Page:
Time, Space and Social Justice in the Age of Globalization

Research and Applications on the Simultaneity of Differences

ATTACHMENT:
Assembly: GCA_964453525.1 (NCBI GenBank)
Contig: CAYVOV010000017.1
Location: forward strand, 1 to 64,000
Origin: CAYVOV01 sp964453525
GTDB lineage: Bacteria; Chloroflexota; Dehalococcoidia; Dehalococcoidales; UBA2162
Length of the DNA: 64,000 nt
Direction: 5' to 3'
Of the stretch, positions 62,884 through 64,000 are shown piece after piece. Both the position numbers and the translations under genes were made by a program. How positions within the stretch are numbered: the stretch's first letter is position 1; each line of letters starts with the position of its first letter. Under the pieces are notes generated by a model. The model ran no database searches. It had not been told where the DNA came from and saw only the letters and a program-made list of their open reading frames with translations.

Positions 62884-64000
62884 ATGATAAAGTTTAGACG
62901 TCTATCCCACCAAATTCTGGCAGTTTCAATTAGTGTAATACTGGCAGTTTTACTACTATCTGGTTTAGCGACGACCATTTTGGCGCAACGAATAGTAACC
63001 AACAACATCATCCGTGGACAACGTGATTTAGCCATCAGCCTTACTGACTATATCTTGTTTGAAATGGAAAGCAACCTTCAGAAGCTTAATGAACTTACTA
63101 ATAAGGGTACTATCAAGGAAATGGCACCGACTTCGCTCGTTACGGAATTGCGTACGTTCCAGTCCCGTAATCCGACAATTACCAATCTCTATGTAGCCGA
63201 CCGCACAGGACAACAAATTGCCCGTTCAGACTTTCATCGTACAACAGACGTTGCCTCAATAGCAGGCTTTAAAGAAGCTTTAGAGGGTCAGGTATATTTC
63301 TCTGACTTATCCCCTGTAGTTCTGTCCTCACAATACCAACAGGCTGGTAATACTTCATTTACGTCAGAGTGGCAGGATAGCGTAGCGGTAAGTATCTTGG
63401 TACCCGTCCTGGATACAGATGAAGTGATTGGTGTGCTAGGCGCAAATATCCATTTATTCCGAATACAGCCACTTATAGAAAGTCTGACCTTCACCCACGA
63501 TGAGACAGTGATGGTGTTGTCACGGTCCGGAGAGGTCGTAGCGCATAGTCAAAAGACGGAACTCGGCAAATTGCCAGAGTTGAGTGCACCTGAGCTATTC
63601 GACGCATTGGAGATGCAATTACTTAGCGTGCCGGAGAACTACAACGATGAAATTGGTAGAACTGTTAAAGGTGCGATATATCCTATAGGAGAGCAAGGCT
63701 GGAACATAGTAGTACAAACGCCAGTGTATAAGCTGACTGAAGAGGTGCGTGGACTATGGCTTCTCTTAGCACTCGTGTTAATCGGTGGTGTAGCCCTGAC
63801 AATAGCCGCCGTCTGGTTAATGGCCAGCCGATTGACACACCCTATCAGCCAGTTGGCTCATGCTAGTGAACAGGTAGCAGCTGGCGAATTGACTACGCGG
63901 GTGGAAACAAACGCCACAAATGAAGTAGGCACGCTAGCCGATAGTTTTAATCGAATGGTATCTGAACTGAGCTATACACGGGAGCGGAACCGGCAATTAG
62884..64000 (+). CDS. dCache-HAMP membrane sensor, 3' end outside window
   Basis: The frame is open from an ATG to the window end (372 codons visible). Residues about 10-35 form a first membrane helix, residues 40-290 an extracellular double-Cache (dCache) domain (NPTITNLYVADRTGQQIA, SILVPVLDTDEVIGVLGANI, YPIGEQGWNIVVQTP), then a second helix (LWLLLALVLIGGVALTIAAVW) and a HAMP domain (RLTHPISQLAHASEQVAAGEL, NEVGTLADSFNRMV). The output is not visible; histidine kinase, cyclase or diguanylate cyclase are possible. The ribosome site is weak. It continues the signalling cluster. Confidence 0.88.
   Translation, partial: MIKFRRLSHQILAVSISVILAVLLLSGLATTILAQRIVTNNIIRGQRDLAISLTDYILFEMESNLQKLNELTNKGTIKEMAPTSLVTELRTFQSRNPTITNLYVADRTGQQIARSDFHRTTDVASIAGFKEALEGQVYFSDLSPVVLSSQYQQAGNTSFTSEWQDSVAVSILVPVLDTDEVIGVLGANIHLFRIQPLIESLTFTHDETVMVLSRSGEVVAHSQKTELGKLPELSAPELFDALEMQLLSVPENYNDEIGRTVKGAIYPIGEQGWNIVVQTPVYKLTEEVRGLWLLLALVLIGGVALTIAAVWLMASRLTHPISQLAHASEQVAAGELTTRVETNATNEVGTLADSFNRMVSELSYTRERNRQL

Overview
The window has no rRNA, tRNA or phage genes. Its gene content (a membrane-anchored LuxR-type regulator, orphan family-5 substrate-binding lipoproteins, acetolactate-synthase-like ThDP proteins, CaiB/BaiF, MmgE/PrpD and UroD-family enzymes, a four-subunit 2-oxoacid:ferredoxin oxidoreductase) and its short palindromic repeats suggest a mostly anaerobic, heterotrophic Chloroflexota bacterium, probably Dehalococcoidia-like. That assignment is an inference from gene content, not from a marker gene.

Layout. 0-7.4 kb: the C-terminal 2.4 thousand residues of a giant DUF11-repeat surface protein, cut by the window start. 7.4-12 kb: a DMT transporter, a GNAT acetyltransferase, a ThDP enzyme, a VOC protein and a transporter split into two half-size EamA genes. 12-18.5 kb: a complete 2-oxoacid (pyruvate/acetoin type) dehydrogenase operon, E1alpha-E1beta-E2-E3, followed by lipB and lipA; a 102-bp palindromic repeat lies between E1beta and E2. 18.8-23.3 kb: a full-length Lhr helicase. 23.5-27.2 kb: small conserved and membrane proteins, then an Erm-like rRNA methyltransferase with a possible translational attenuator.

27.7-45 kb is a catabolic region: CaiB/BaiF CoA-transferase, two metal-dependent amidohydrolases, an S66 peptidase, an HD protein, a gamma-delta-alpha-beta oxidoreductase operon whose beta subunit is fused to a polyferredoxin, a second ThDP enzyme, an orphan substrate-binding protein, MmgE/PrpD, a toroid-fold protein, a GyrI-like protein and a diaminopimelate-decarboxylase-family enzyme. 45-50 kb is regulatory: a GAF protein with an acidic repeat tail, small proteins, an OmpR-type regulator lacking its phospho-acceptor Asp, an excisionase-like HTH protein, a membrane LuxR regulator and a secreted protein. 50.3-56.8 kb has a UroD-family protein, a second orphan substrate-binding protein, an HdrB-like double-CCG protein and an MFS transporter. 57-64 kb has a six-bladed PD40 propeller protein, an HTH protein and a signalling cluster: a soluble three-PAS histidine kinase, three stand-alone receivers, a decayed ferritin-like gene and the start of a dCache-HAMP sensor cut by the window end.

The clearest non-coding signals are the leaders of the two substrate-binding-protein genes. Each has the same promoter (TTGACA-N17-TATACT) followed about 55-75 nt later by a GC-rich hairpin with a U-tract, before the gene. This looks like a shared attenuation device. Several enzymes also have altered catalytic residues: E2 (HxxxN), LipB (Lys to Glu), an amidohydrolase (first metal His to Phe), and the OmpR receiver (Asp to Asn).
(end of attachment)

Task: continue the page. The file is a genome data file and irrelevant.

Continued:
In its beginnings, research in NTL took different forms: action research, survey, qualitative, evaluation research. Its purposes responded to the founders interests: to help democratize society (Kurt Lewin); resolve social conflicts (Ken Benne); learn about groups (Ron Lippitt); and apply it to work (Lee Bradford). As a community of scholars-practitioners it is important that we acknowledge and reconnect with their legacy of an approach to research that does not dichotomize inquiry, practice, and knowledge building. While the goal of social justice and change continues in NTL, my title highlights two things which have radically changed since NTL’s beginnings: the collapsing of time and space, and new approaches to our understanding of social differences. I am addressing, therefore, the problem and promise of differences in the age of globalization, an example of which is well represented by the story of Alma as retold by anthropologist, Ted Lewellen in his book The Anthropology of Globalization: Cultural Anthropology Enters the 21st Century.

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